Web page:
Ellen G. White Writings

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The Great Controversy 1888, Page 426

wages, the widow, and the fatherless, and that turn aside the stranger from his right, and fear not me, saith the Lord of hosts.” [Malachi 3:5.] Jude refers to the same scene when he says, “Behold, the Lord cometh with ten thousands of his saints, to execute judgment upon all, and to convince all that are ungodly among them of all their ungodly deeds.” [Jude 14, 15.] This coming, and the coming of the Lord to his temple, are distinct and separate events.

The coming of Christ as our high priest to the most holy place, for the cleansing of the sanctuary, brought to view in Daniel 8:14; the coming of the Son of man to the Ancient of days, as presented in Daniel 7:13; and the coming of the Lord to his temple, foretold by Malachi, are descriptions of the same event; and this is also represented by the coming of the bridegroom to the marriage, described by Christ in the parable of the ten virgins, of Matthew 25.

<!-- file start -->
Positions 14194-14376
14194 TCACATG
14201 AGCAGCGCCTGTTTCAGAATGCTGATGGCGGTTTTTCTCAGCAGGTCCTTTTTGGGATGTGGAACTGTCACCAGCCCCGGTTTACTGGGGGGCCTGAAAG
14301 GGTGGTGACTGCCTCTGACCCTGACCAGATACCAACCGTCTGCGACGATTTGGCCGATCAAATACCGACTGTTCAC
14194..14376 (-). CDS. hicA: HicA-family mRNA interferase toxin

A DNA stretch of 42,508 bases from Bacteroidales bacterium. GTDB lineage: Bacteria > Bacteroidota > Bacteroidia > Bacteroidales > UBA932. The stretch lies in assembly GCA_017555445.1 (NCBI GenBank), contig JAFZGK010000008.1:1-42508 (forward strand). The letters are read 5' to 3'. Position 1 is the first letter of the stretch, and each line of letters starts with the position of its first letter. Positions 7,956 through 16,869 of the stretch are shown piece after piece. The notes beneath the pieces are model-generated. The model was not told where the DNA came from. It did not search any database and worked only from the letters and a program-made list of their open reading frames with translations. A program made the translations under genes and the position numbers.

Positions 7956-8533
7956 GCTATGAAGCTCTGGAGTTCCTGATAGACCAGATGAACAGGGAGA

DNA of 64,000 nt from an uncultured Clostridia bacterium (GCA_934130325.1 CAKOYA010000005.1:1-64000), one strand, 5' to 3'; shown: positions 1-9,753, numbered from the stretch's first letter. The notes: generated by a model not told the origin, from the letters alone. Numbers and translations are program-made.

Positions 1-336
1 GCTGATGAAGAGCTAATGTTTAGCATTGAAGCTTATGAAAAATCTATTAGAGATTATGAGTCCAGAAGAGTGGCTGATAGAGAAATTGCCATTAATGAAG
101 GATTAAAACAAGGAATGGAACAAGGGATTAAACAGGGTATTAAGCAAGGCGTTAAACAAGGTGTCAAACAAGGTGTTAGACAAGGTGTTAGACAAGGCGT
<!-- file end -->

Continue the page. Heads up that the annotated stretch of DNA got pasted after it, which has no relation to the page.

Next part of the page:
In the summer and autumn of 1844, the proclamation, “Behold, the Bridegroom cometh,” was given. The two classes represented by the wise and foolish virgins were then developed,—one class who looked with joy to the Lord's appearing, and who had been diligently preparing to meet him; another class that, influenced by fear, and acting from impulse, had been satisfied with a theory of the truth, but were destitute of the grace of God. In the parable, when the bridegroom came, “they that were ready went in with him to the marriage.” The coming of the bridegroom, here brought to view, takes place before the marriage. The marriage represents the reception by Christ of his kingdom. The holy city, the New Jerusalem, which is the capital and representative of the kingdom, is called “the bride, the Lamb's wife.” Said the angel to John, “Come hither, I will show thee the bride, the Lamb's wife.” “He carried me away in the spirit,” says the prophet, “and showed me that great city, the holy Jerusalem, descending out of Heaven from God.” [Revelation 21:9, 10.] Clearly, then, the bride represents

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